Friday, April 23, 2010
This story from Fox News:
A computer game retailer revealed that it legally owns the souls of thousands of online shoppers, thanks to a clause in the terms and conditions agreed to by online shoppers.
The retailer, British firm GameStation, added the "immortal soul clause" to the contract signed before making any online purchases earlier this month. It states that customers grant the company the right to claim their soul.
"By placing an order via this Web site on the first day of the fourth month of the year 2010 Anno Domini, you agree to grant Us a non transferable option to claim, for now and for ever more, your immortal soul. Should We wish to exercise this option, you agree to surrender your immortal soul, and any claim you may have on it, within 5 (five) working days of receiving written notification from gamesation.co.uk or one of its duly authorised minions."
GameStation's form also points out that "we reserve the right to serve such notice in 6 (six) foot high letters of fire, however we can accept no liability for any loss or damage caused by such an act. If you a) do not believe you have an immortal soul, b) have already given it to another party, or c) do not wish to grant Us such a license, please click the link below to nullify this sub-clause and proceed with your transaction."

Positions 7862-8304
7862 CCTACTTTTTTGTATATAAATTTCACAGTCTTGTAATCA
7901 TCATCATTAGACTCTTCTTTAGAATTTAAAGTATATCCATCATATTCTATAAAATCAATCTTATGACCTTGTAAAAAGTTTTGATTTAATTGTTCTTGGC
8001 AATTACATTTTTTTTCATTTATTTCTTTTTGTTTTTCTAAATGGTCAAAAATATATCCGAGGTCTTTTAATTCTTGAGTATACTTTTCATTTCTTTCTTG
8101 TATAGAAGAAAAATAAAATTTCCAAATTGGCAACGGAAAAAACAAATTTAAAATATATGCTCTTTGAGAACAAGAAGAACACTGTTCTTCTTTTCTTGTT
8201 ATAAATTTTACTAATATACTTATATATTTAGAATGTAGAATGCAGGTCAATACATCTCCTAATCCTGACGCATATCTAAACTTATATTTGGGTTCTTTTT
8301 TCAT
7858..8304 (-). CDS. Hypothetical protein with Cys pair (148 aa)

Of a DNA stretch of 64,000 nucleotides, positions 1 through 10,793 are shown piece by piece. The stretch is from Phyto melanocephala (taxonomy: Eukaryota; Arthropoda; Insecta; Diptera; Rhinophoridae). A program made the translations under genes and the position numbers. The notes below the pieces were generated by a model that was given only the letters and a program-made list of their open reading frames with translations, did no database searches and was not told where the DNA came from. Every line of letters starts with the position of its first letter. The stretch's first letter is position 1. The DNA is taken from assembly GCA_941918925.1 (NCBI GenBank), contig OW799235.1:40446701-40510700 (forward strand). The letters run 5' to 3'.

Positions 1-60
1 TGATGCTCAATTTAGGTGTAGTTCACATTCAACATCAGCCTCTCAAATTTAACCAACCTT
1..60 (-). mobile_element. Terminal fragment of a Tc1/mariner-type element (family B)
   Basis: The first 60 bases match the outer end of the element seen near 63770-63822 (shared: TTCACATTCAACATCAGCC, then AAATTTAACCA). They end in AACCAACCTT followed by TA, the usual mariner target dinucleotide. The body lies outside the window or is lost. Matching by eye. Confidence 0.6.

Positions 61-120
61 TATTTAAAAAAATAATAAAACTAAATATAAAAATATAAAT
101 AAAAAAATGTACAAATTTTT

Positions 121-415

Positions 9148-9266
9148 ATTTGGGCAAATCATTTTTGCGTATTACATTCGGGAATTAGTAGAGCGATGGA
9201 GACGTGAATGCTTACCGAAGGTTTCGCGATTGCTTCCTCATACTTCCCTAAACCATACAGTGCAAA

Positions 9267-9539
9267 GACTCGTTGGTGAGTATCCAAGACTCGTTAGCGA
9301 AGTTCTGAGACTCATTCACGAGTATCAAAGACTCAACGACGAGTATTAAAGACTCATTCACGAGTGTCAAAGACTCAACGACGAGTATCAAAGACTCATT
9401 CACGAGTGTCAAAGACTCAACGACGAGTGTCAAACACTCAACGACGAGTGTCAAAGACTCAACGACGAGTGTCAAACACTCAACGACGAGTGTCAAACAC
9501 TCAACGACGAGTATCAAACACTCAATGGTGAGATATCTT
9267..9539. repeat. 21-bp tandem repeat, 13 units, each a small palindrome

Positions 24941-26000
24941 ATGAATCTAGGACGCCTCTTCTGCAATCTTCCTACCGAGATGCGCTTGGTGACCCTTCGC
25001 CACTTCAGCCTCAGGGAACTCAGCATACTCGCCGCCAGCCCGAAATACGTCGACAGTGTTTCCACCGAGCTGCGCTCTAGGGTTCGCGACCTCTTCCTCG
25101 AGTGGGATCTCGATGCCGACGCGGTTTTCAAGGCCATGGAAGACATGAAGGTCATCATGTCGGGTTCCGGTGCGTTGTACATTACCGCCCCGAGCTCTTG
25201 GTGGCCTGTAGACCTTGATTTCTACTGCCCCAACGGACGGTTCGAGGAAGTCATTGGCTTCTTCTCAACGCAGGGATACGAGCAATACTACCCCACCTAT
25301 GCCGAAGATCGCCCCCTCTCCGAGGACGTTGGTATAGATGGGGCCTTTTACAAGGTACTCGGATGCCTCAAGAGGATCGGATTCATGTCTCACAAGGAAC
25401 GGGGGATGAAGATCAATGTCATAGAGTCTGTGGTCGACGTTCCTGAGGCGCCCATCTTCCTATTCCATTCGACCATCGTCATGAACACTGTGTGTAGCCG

The terms of service were updated on April Fool's Day as a gag, but the retailer did so to make a very real point: No one reads the online terms and conditions of shopping, and companies are free to insert whatever language they want into the documents.
While all shoppers during the test were given a simple tick box option to opt out, very few did this, which would have also rewarded them with a £5 voucher, according to news:lite. Due to the number of people who ticked the box, GameStation claims believes as many as 88 percent of people do not read the terms and conditions of a Web site before they make a purchase. The company noted that it would not be enforcing the ownership rights, and planned to e-mail customers nullifying any claim on their soul.
This reminds me of the episode of the Simpsons when Bart sells his soul to Millhouse. Though Bart had agreed to sell his soul to Millhouse in a negotiated deal - and, of course, Millhouse went and resold it for Alf pogs:
[Meredith R. Miller – h/t Cynthea Motschmann]